How to use ChatGPT for PR and communications

Max Gruber / Better Images of AI / Ceci n’est pas une banana / CC-BY 4.0

You’ve probably seen people sharing the results of their experiment with OpenAI’s new ChatGPT tool.

It’s like a personal teacher as you can ask ChatGPT your question and it provides an explanation. Many people are asking if it might even replace Google as it provides answers to questions, rather than just sources for answers.

Existing GPT-3 AI tools have limitations which mean they need to set-up for different use cases, which sometimes make real-life use quite difficult. ChatGPT uses an upgraded model which is better at handling more complex instructions and producing better long-form writing. It’s also better at rhymes for things like poems and lyrics. OpenAI says it is also less likely to generate harmful or biased text, which is a step forward in the ethical use of AI.

As one real-life example of how you might be able to use ChatGPT for PR I experimented with using ChatGPT with Answer the Public to create usable answers in seconds. It was quite successful experiment.

Over the last few months, I’ve been experimenting, and indeed using, several AI tools and it’s clear that even before ChatGPT many are already robust enough to have an everyday use by PR and communications professionals. Some of the various categories of tool include:

  • Copy writing – these natural language writing tools are based on OpenAI’s GPT-3 model. Lots of developers have used its API to build their own applications you can use to create many different types of copy. Many of these tools let you experiment either through a free trial or use them for free with restrictions on how many characters you can generate.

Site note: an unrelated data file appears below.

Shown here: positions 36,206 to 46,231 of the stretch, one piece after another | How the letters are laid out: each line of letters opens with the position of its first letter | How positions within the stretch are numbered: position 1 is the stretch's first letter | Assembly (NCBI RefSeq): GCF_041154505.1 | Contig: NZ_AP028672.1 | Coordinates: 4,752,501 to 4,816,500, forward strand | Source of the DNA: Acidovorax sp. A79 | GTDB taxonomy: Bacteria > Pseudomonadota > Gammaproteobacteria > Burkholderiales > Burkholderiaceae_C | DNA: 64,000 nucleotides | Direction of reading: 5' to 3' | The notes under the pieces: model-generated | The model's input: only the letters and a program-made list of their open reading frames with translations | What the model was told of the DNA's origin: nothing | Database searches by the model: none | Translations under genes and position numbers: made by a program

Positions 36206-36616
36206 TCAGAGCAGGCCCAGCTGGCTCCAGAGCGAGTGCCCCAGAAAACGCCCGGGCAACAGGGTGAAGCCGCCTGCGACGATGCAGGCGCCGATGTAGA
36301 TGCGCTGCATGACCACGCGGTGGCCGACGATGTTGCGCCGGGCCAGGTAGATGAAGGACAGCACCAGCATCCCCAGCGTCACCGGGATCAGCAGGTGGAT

• Image creation – with these tools you provide a written description of the image you want, and they generate AI images based on your ‘brief’.
  • Image manipulation – tools that analyse a set of images and use them to create new or better images.
  • Text to video – provide the tool with the text of or link to a website of an article and it will automatically create a video summary. It will pull out key sentences and phrases and use images from the article, and photos and videos from stock libraries to create the video.
  • Predictive AI – some smart companies are now creating specific applications for public relations and communications which can do things like analysing if a news release is likely to be of interest to a specific journalist or publication or predicting if a specific news story or social media post will get attention or go viral.
  • Digital humans – AI generated avatars that can speak and move in a semi-realistic way.
  • Image and video analysis and editing – use AI to analyse the content of huge

I’m going to produce a series of blog posts that explore different uses of AI for public relations and communications, some of which are already partially written. In this one I’ve experimented to see if ChatGPT really can create copy to answer the questions that people ask.

Use ChatGPT with Answer the Public

Answer the Public is a tool that analyses the questions people are asking via search. Public relations professionals can use it to find out what people what to know so they can provide the answers. Sometimes this is going to be adapting existing content or other times it will be creating new content. In this experiment I used Answer the Public to find the questions and then ChatGPT to provide the answer.

Answer the Public